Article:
8. Baye, Michael R & Kovenock, Dan & de Vries, Casper G, 1993. "Rigging the Lobbying Process: An Application of the All-Pay Auction," American Economic Review, American Economic Association, vol. 83(1), pages 289-94, March.
  9. Pamela Schmitt & Robert Shupp & Kurtis Swope & John Cadigan, 2004. "Multi-period rent-seeking contests with carryover: Theory and experimental evidence," Economics of Governance, Springer, vol. 5(3), pages 187-211, November.
  10. Dougan, William R, 1991. "The Cost of Rent Seeking: Is GNP Negative?," Journal of Political Economy, University of Chicago Press, vol. 99(3), pages 660-64, June.
  11. Klemperer, Paul, 2002. "How (not) to run auctions: The European 3G telecom auctions," European Economic Review, Elsevier, vol. 46(4-5), pages 829-845, May.
  12. Normann, Hans-Theo & Wallace, Brian, 2011. "The impact of the termination rule on cooperation in a prisoner's dilemma experiment," DICE Discussion Papers 19, Düsseldorf Institute for Competition Economics (DICE), University of Düsseldorf.
  13. Jeffrey Carpenter & Jessica Holmes & PeterHans Matthews, 2008. "Charity auctions: a field experiment," Economic Journal, Royal Economic Society, vol. 118(525), pages 92-113, 01.
  14. Gneezy, Uri & Smorodinsky, Rann, 2006. "All-pay auctions--an experimental study," Journal of Economic Behavior & Organization, Elsevier, vol. 61(2), pages 255-275, October.
  15. Henrik Orzen, 2006. "Counterintuitive Number Effects in Experimental Oligopolies," Discussion Papers 2006-22, The Centre for Decision Research and Experimental Economics, School of Economics, University of Nottingham.
  16. Russell Cooper & Douglas V. DeJong & Thomas W. Ross, 1992. "Cooperation without Reputation: Experimental Evidence from Prisoner's Dilemma Games," Papers 0036, Boston University - Industry Studies Programme.
  17. James Andreoni & Rachel Croson, 2001. "Partners versus Strangers: Random Rematching in Public Goods Experiments," Levine's Working Paper Archive 563824000000000132, David K. Levine.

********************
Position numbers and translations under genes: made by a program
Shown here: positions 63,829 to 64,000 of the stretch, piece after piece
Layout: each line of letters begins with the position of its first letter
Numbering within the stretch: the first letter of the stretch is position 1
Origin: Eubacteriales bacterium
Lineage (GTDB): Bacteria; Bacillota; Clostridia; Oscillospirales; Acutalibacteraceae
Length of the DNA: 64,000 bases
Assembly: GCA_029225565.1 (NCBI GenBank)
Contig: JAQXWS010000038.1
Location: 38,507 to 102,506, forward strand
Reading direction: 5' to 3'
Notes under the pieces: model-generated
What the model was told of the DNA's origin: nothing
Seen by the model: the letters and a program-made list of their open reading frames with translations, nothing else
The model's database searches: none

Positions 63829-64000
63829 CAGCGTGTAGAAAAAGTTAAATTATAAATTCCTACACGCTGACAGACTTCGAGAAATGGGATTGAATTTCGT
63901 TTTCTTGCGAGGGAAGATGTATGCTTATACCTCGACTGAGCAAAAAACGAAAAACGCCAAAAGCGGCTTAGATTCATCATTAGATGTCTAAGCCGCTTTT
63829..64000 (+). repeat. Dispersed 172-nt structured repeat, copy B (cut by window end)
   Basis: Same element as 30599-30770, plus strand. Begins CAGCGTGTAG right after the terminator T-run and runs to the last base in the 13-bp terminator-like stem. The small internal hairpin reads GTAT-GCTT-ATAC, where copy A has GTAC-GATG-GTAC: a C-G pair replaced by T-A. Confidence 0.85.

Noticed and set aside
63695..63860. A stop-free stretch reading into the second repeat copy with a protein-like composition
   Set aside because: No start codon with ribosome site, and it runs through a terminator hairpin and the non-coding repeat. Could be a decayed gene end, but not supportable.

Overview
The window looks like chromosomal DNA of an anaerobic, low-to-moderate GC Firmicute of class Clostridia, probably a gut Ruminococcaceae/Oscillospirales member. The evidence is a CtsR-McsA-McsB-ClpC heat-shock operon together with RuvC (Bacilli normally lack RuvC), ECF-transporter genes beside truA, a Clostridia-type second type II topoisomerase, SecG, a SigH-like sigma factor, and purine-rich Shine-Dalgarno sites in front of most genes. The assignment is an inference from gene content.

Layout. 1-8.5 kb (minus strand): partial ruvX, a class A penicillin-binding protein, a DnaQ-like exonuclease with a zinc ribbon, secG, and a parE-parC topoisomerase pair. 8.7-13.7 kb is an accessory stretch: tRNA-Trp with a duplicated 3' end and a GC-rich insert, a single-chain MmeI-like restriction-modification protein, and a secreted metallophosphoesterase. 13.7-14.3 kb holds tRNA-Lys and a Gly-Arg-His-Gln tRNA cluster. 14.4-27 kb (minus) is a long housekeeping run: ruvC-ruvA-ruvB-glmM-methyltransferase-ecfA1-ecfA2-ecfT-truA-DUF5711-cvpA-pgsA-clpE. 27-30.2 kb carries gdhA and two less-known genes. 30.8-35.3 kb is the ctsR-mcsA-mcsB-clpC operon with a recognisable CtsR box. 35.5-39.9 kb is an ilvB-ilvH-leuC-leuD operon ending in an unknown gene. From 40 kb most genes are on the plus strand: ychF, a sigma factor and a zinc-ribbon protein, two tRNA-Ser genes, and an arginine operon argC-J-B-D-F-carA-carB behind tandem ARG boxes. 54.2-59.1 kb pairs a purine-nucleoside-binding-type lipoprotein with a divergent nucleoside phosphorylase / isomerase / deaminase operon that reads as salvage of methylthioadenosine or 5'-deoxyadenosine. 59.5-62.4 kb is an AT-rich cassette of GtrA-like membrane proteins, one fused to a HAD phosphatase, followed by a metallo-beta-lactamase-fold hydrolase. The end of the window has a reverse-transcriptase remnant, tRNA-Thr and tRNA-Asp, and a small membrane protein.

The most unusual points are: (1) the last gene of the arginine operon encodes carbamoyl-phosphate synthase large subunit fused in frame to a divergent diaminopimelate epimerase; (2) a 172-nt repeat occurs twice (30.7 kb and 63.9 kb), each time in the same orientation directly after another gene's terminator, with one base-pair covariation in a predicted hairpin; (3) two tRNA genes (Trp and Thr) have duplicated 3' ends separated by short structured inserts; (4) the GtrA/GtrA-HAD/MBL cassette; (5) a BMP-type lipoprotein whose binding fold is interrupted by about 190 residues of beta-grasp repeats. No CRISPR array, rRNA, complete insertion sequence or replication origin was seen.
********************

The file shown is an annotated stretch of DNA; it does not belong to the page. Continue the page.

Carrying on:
18. Puzzello, Daniela, 2006. "Tie-Breaking Rules and Divisibility in Experimental Duopoly Markets," MPRA Paper 6453, University Library of Munich, Germany.
  19. Palfrey, Thomas R. & Goeree, Jacob & Holt, Charles, 2000. "Quantal Response Equilibrium and Overbidding in Private-value Auctions," Working Papers 1073, California Institute of Technology, Division of the Humanities and Social Sciences.
  20. Konrad, Kai A. & Kovenock, Dan, 2006. "Multi-battle contests," Purdue University Economics Working Papers 1187, Purdue University, Department of Economics.
  21. Noussair, Charles & Silver, Jonathon, 2006. "Behavior in all-pay auctions with incomplete information," Games and Economic Behavior, Elsevier, vol. 55(1), pages 189-206, April.
  22. Baye, Michael R & Kovenock, Dan & de Vries, Casper G, 1999. "The Incidence of Overdissipation in Rent-Seeking Contests," Public Choice, Springer, vol. 99(3-4), pages 439-54, June.
  23. Lei, Vivian & Noussair, Charles N & Plott, Charles R, 2001. "Nonspeculative Bubbles in Experimental Asset Markets: Lack of Common Knowledge of Rationality vs. Actual Irrationality," Econometrica, Econometric Society, vol. 69(4), pages 831-59, July.
  24. Potters, Jan & de Vries, Casper G. & van Winden, Frans, 1998. "An experimental examination of rational rent-seeking," European Journal of Political Economy, Elsevier, vol. 14(4), pages 783-800, November.